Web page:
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Hotel Services Today’s Guests Expect at the Touch of a Button

Contactless technologies top the list of services most desired by post-pandemic guests.

Today’s hotel guests want technologies that provide them with more control of their room environment and hotel services such as room service, housekeeping and more, according to “Hotels’ Digital Divide,” a report from hospitality technology platform Alice.

“Guests’ preferred devices vary, but their core concern doesn’t: They want their hotel at their fingertips,” says the Alice report.

From the ability to check in and check out, message staff, order room service to being able to unlock the room door with their smartphone, guests now expect contactless options as part of their guest experience.

“The consumerization of IT has passed the inflection point, and it’s not going back to normal,” said Scott Strickland, executive vice president and chief information officer at Wyndham Hotels and Resorts, in “Hospitality 2025: Automated, Intelligent and More Personal,” a report from Oracle Hospitality. “There’s a new baseline to satisfy a guest.”

“Contactless, mobile messaging, artificial intelligence, voice activation — these technologies didn’t just pop up out of nowhere, and none of them would be described as particularly “futuristic” at this point,” says the Oracle report.

“Tech systems and service models that have become urgent and essential for hoteliers represent the culmination of a long buildup that surpassed a tipping point during the pandemic, and the imperative to implement them is now past the point of no return.”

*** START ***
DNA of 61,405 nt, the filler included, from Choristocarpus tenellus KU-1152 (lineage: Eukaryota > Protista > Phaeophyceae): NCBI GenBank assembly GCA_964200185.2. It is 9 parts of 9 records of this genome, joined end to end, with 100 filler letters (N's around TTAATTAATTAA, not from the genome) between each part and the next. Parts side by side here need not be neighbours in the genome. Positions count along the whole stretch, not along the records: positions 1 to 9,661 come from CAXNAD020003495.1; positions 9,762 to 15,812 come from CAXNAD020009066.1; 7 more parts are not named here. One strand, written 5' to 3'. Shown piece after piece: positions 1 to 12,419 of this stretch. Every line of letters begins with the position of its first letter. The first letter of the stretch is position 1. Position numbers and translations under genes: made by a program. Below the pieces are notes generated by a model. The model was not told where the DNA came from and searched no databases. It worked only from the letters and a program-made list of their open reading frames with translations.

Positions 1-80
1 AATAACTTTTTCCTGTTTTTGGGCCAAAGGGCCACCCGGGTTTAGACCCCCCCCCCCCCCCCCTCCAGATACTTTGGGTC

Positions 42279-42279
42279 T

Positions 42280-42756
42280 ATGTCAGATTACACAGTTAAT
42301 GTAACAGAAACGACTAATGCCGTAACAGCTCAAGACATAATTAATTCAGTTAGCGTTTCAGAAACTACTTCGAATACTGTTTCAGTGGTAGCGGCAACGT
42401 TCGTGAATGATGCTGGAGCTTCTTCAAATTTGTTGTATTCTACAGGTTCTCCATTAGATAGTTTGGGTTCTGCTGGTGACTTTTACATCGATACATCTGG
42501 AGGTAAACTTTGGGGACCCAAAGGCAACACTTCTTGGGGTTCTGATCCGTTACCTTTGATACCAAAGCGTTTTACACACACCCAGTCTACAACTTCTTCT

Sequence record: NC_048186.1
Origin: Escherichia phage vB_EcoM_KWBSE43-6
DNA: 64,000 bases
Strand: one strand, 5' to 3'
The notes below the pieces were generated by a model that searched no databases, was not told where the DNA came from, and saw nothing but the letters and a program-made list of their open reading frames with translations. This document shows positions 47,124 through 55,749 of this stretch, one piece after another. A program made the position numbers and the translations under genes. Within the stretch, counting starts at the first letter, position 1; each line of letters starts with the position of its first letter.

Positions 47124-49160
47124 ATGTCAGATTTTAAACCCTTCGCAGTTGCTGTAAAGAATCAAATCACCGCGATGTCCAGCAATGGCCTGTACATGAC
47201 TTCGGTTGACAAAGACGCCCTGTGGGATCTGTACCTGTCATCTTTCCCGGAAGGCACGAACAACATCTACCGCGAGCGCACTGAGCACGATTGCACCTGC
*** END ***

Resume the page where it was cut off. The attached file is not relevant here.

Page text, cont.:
According to the Oracle survey, the top technologies or services popularized during the pandemic that guests would like to see permanently adopted over the next three years include:

  • Contactless check-in and check-out: 53 percent
  • Contactless payments: 49 percent
  • Mobile guest services: 39 percent

The technologies voted most popular among travelers in the Oracle survey allow guests to personalize customer service throughout their journey, according to the Oracle report. Entertainment on demand is also high on the list of what guests want.

“Travelers worldwide said that on-demand entertainment access — defined in the survey as ‘an in-room entertainment set-up that allows me to seamlessly access personal streaming or gaming accounts’ — was the number one ‘must-have’ to create an amazing hotel stay in the future,” says the Oracle report.

Whatever guests want, they want it “at the touch of a button,” says the Alice report on hospitality technologies and guest preferences. Some guests prefer that touch of a button to be on a hotel device, but others want to message staff or interact with hotel devices by using their own personal devices.

Below are survey respondents’ preferences when it comes to accessing hotel services with their own devices vs. through hotel devices, according to the “Hotels’ Digital Divide” report:

Check-in and Check-out

  • Hotel-provided smart devices: 40 percent
  • Personal devices: 60 percent

In-room technology

  • Hotel-provided smart devices: 69 percent
  • Personal devices: 31 percent

Room service orders and housekeeping services

  • Hotel-provided smart devices: 63 percent
  • Personal devices: 37 percent

Reservations for dining and spa services

  • Hotel-provided smart devices: 41 percent
  • Personal devices: 59 percent

The Oracle survey found that guests also have a strong interest in personalized hotel and room features, including voice-activated controls for TVs, lights, curtains, sinks and showers. Additionally, 43 percent would like to use their own mobile devices throughout the hotel.

“What sounds like a relatively simple amenity — and not a terribly flashy one — can make or break a stay,” says the Oracle report. “While the delivery of these services may look different than in the past, ultimately, travelers still simply want the comforts and convenience they enjoy at home (or that they can get at short-term rentals, which may be someone else’s home).

“Hotels have to give guests the ability to control their own environments and give them a smooth transition from their everyday lives.”